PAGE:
We suggest that thromboprophylaxis similar to that for persons with haemophilia A who are not on emicizumab should be prescribed, according to the practice of each centre.


The management of breakthrough bleeding events and invasive procedures in patients treated with emicizumab challenges haemophilia centres. Experience is still scarce, with very few cases reported. Therefore, a common consensus and practical guidance is important to have, but also has to be updated regularly with growing experience. The management of patients treated with emicizumab requires a multidisciplinary approach and close collaboration with the haemostasis laboratory is mandatory, as in most settings involving patients with haemophilia.

Low-dose protocols for invasive procedures are considered in several situations already, including non-factor replacement therapies [21]. However, and according to the data available up to now, a lower intensity dosing is described for procedures associated with a low bleeding risk, whereas in most of the major surgeries performed in patients treated with emicizumab, factor VIII products were given at usual doses, at least during the first 48 hours. Clinical evaluation is of particular importance after major surgery in order to adapt replacement therapy. Indeed, a lower replacement dose protocol may be associated with increased bleeding complications, whereas a conventional protocol may increase the risk of venous and arterial thrombotic events, especially in geriatric patients with several comorbidities. Of note, no thrombotic event was described after major surgery up to now. In vitro studies using a thrombin generation assay showed a non-additive effect of factor VIII combined with emicizumab [22]. Indeed, emicizumab has a lower binding affinity to factor IXa and factor X than factor VIIIa and does not interfere with exogenous factor VIII binding in the intrinsic tenase complex [23], which probably contributes to its safety profile regarding thrombotic events when both treatments are prescribed. Integrative coagulation assays, such as a thrombin generation assay or thrombelastography, may be useful for the adaptation of periprocedural factor VIII replacement therapy [24] and should be included as part of research projects for optimal management of patients on emicizumab.


The authors thank Thomas Lecompte, University Hospitals of Geneva, for his critical review of the manuscript.

Potential competing interests

PF has received support for the nurses’ programme of the Haemostasis Unit from Bayer, CSL Behring, NovoNordisk, Octapharma, Roche and Sobi. LA received grants/research support from: Bayer, CSL-Behring, Novartis, NovoNordisk, Roche, Shire-Takeda, and Sobi; support for the CHUV haemophilia nurses program from: CSL-Behring, Bayer, NovoNordisk, Octapharma, Roche, Shire, and Sobi; honoraria for participating in scientific advisory boards: Bayer, Boehringer Ingelheim, Daiichi Sankyo, NovoNordisk, OrPha Swiss, Pfizer, Roche, Takeda, Sobi; honoraria as consultant/speaker: Bayer, Sanofi-Genzyme, Siemens. MA received support for the haemophilia and physiotherapy nurse programme at the University Children’s Hospital, Zurich, from: Bayer, Biotest, CSL-Behring, NovoNordisk, Octapharma, Roche, and Sobi. She also participated in scientific advisory board activities for Bayer, Boehringer Ingelheim, Daiichi Sankyo, Novonordisk, Roche and Sobi. AC has received grants from CSL Behring and NovoNordisk and non-financial support from Bayer and Shire. BG reports grants and personal fees from Pfizer; personal fees and funding for accredited continuing medical education from Sanofi and Alnylam, during the conduct of the study, funding for accredited continuing medical education program from Axonlab, Bayer, Bristol Myers Squibb, Daiichi-Sankyo, Janssen, Mitsubishi Tanabe Pharma, NovoNordisk, Octapharma, Takeda, Sanofi, Sobi; non-financial support from Axonlab and Thermo Fisher from outside the submitted work. LG received lecture and advisory honoraria from CSL Behring, Novo Nordisk, Octapharma, Roche and Sobi. IH received lecture and advisory honoraria from Bayer, CSL Behring, NovoNordisk, Octapharma, Pfizer, Roche, Shire-Takeda and Sobi. WK received grants/research support/travel support or honoraria from: Bayer, CSL-Behring, NovoNordisk, Shire-Takeda, and Sobi. JDS received advisory and lecture honoraria from Bayer, Shire/Takeda, BMS-Pfizer, Sanofi, Siemens Diagnostics. WW received grants/research support/travel support or honoraria from: Bayer, Bristol Myers Squibb, CSL-Behring, Daiichi-Sankyo, NovoNordisk, Pfizer, Sanofi and Shire-Takeda. JAKH has received a reserach grant from Baxter Inc, now part of Takeda group of companies, honoraria for participation in advisory boards or lectures in symposia of Bayer, CSL-Behring, NovoNordisk, Roche, Sanofi, Shire-Takeda, and Sobi are paid to her employer, Insel Gruppe AG; the support of the interprofessional haemophilia care at EHCCC Bern Inselspital by Bayer, CSL-Behring, Bayer, NovoNordisk, Octapharma, Roche, and Sobi is gratefully acknowledged. All other authors report no relevant conflict of interest.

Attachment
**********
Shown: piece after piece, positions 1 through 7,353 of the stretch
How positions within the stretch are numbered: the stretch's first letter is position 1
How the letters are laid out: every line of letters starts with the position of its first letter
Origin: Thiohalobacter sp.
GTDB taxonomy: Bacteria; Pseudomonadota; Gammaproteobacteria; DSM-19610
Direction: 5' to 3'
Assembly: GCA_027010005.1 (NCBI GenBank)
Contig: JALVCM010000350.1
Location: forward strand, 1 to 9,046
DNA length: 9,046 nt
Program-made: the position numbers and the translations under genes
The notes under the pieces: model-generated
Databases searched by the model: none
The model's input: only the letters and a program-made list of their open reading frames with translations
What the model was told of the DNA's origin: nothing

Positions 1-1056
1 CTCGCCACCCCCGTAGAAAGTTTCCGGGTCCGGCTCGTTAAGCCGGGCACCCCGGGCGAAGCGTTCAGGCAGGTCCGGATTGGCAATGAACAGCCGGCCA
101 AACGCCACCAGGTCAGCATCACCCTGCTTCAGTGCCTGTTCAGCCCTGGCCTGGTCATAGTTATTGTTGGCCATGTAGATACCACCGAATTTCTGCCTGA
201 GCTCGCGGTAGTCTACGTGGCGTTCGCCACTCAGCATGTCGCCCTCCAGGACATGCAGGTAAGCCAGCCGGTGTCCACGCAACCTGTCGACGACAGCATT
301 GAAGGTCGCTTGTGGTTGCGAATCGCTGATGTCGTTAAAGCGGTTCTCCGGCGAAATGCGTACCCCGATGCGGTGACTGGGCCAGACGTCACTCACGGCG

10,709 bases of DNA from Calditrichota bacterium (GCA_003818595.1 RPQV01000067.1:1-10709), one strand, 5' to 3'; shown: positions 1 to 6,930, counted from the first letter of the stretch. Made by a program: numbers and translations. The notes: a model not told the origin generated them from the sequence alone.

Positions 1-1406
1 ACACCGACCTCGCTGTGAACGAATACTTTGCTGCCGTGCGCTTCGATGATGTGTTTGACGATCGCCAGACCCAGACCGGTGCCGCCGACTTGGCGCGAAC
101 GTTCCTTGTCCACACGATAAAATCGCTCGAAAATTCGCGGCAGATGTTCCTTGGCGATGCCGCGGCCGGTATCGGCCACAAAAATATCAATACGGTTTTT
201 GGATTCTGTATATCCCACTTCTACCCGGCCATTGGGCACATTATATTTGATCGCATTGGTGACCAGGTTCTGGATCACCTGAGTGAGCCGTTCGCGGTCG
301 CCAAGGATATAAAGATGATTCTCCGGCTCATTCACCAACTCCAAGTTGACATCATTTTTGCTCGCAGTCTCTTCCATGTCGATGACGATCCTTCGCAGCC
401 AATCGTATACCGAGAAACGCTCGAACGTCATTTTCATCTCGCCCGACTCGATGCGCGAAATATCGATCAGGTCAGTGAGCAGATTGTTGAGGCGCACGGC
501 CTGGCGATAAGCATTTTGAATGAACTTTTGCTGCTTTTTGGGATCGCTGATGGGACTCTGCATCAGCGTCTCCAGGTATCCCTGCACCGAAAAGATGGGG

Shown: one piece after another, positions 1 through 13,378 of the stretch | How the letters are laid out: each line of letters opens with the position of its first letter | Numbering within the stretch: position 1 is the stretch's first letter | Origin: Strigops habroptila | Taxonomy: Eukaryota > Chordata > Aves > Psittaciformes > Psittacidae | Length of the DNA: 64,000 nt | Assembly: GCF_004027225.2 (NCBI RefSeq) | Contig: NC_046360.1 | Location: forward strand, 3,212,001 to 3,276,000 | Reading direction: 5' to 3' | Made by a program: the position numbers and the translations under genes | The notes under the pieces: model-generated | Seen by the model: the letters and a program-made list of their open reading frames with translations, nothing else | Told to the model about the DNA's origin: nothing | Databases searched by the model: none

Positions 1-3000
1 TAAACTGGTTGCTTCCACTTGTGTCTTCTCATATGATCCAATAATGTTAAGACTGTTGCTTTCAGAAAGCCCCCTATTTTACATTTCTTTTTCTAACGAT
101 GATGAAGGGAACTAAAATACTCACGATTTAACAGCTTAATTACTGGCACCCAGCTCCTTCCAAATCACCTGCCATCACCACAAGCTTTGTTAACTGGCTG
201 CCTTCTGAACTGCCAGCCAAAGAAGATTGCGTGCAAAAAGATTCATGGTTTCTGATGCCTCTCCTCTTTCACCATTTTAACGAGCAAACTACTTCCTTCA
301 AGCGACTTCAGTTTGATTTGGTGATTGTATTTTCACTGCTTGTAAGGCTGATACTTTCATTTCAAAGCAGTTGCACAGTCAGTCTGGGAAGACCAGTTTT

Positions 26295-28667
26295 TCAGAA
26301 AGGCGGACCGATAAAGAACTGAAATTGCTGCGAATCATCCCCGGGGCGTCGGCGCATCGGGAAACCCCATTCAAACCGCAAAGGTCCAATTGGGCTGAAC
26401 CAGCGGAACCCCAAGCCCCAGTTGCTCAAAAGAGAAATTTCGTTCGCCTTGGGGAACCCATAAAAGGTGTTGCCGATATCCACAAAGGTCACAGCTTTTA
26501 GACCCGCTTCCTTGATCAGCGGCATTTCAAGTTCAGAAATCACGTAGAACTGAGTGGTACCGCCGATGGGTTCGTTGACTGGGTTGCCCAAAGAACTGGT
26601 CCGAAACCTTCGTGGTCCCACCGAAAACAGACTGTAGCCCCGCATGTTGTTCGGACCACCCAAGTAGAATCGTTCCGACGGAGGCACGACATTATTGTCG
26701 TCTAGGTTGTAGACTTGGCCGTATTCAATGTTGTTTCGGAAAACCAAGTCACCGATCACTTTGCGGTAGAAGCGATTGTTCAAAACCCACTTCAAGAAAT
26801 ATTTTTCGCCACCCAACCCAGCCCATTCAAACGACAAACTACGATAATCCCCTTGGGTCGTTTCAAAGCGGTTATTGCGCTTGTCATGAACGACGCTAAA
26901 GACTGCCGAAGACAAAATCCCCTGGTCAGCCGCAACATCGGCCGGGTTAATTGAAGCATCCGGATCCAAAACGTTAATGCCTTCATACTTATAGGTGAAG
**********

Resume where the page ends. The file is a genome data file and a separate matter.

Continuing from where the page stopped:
Header image: © Aga7ta |


Pierre Fontana, MD, PhD, Division of Angiology and Haemostasis, University Hospitals of Geneva, Rue Gabrielle-Perret-Gentil 4, CH-1205 Geneva, Pierre.Fontana[at]